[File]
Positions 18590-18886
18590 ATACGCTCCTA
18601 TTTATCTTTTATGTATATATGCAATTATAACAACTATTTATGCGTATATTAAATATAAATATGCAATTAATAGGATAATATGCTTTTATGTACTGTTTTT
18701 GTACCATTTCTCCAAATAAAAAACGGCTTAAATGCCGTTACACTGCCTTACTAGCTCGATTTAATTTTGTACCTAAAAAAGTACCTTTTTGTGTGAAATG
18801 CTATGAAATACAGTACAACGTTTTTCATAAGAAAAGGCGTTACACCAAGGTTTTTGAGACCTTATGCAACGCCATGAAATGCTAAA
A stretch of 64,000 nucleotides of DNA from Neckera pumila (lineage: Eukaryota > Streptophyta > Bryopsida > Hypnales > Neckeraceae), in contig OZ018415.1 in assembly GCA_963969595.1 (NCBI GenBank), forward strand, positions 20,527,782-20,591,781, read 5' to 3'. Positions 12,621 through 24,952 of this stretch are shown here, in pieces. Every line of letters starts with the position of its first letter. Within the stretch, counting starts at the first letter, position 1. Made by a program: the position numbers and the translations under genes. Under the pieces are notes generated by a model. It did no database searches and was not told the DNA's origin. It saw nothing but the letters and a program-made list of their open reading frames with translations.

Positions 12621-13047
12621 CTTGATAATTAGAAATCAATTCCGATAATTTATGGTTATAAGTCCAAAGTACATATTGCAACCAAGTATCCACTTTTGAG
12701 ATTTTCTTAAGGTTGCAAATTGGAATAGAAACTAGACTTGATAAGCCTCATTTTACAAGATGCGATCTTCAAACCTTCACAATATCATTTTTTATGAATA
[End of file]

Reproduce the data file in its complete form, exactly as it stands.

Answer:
Positions 18590-18886
18590 ATACGCTCCTA
18601 TTTATCTTTTATGTATATATGCAATTATAACAACTATTTATGCGTATATTAAATATAAATATGCAATTAATAGGATAATATGCTTTTATGTACTGTTTTT
18701 GTACCATTTCTCCAAATAAAAAACGGCTTAAATGCCGTTACACTGCCTTACTAGCTCGATTTAATTTTGTACCTAAAAAAGTACCTTTTTGTGTGAAATG
18801 CTATGAAATACAGTACAACGTTTTTCATAAGAAAAGGCGTTACACCAAGGTTTTTGAGACCTTATGCAACGCCATGAAATGCTAAA
A stretch of 64,000 nucleotides of DNA from Neckera pumila (lineage: Eukaryota > Streptophyta > Bryopsida > Hypnales > Neckeraceae), in contig OZ018415.1 in assembly GCA_963969595.1 (NCBI GenBank), forward strand, positions 20,527,782-20,591,781, read 5' to 3'. Positions 12,621 through 24,952 of this stretch are shown here, in pieces. Every line of letters starts with the position of its first letter. Within the stretch, counting starts at the first letter, position 1. Made by a program: the position numbers and the translations under genes. Under the pieces are notes generated by a model. It did no database searches and was not told the DNA's origin. It saw nothing but the letters and a program-made list of their open reading frames with translations.

Positions 12621-13047
12621 CTTGATAATTAGAAATCAATTCCGATAATTTATGGTTATAAGTCCAAAGTACATATTGCAACCAAGTATCCACTTTTGAG
12701 ATTTTCTTAAGGTTGCAAATTGGAATAGAAACTAGACTTGATAAGCCTCATTTTACAAGATGCGATCTTCAAACCTTCACAATATCATTTTTTATGAATA